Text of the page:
When I was little, I burnt my hand on the stove. I felt the distinct realization that something was not right. Then, I felt the fire tearing into my skin. I burst in tears. Even as I ran my arm under the cooling tap water, I could feel my skin burning from beneath. I thought I’d never forget that hot, blistering pain. I never wanted to touch the stove again. But with a bandaid and some time, the fire under my skin disappeared. My skin healed and the pain I felt become a distant memory.
Like my burn, the fear and pain I had once felt went away. But what if it never did? What if everyday, for the rest of my life, I felt same pain? What if I woke up and went to bed everyday with fire under my skin? What if I take my hand and plunge it in ice, and it burns me still the same? What if I hoped that it’d go away and when it didn’t, I despaired. I despair because it was all I could do and then suddenly, it was gone?
The burning sensation has stopped. But does that mean that it was over?
For anyone suffering from complex PTSD, the answer is no. Even long after their trauma, those with complex PTSD still feel the burn on their skin. Complex PTSD, also known as disorders of extreme stress not otherwise specified, is a mental disorder that develops under months and years of constant, recurring abuse. Often, prolonged trauma meant that survivors of complex PTSD had little to no chance of escape. Under these dire conditions, their body has learned hopelessness and changed with it.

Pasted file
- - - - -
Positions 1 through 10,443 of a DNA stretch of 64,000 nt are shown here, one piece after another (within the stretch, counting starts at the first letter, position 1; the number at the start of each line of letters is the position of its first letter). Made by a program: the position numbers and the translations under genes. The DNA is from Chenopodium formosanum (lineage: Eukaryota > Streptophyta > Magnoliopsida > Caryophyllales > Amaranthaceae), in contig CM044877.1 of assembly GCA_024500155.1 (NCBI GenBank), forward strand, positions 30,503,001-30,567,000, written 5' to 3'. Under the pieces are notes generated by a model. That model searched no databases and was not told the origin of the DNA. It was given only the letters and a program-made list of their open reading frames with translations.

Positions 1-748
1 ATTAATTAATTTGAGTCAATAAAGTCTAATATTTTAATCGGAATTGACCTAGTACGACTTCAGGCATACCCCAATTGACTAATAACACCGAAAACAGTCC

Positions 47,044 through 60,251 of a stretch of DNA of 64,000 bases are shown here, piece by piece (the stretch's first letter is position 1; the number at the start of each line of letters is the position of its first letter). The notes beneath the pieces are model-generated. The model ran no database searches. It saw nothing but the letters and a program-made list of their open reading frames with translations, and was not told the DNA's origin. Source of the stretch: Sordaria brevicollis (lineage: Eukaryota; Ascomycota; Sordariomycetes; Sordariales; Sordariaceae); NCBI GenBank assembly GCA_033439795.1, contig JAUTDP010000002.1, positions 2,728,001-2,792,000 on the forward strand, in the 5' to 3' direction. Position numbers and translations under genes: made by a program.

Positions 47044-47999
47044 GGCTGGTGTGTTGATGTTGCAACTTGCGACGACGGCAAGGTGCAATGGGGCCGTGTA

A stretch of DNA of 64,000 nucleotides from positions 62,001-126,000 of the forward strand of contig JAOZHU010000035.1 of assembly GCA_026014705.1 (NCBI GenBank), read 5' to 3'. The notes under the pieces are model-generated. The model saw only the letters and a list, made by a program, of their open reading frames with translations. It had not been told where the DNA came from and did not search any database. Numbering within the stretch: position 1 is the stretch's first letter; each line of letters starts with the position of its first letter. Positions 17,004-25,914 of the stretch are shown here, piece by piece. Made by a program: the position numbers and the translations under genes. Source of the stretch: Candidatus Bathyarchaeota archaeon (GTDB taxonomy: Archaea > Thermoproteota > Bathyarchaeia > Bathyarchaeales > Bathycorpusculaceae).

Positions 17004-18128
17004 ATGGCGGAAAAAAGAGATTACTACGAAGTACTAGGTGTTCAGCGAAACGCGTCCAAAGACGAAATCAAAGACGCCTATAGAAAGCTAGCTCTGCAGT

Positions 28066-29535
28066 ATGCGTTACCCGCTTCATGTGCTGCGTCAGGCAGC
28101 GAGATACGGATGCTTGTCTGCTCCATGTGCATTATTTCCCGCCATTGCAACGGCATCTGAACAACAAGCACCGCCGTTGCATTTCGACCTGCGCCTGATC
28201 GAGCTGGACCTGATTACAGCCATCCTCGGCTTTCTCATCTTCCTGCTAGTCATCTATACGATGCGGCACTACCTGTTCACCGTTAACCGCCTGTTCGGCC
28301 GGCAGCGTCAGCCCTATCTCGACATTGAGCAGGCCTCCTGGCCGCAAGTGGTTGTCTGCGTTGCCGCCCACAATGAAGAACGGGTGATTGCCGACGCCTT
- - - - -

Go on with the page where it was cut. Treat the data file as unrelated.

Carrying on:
Unlike PTSD, which stems from a single event, symptoms of complex PTSD are more enduring and diverse. On top of symptoms associated with PTSD, such as flashbacks and hyperarousal, those with complex PTSD show symptoms of depression and borderline personality disorder. Some of the most noticeable include difficulties with emotional expression, poor self-perception, dissociation, difficulty with relationships, and loss of faith in major beliefs.
“How do you keep your head up when you’re drowning and the memories take over? How can you and actually can you, really connect with other who have gone through complex trauma. I shut myself off and the people I know are similar to me – we summarise our life in a sentence or two and that’s it.”
Complex PTSD is a terrible, and lonely condition. It is not easy to come to terms what happened, nevertheless share it with others. However, seeking discreet, professional help can be the first step to moving on. Complex PTSD is a relatively new diagnosis in the psychiatric world, but there are solutions. Just as symptoms of complex PTSD had been learned to cope a under set of highly distressing circumstances, therapy and support can help patients relearn how to function in newer, safer reality. One of the most commonly used therapy techniques, cognitive behavioral therapy, can help complex PTSD patients recognize their negative thought patterns and replace them with positive ones. Dialectical behavioral therapy, a type of cognitive behavioral therapy, targets building better stress management, emotional regulation, and relationships. Developing the ability to sooth the pain of reliving the trauma over and over again is one of the most important skills for trauma survivors. Although all the symptoms may never fully disappear, complex PTSD survivors can learn to lead a better life despite it. The strength, wisdom, and happiness they learn can never be taken away from them again.
Ford, J. D., & Courtois, C. A. (2014). Complex PTSD, affect dysregulation, and borderline personality disorder. Borderline personality disorder and emotion dysregulation, 1, 9. doi:10.1186/2051-6673-1-9
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Star, G. (2017, September 21). What is complex PTSD. Retrieved from https://www.sane.org/the-sane-blog/mental-illness/what-is-complex-ptsd?_ga=2.30303231.1184880170.1541986257-1314069519.1541986257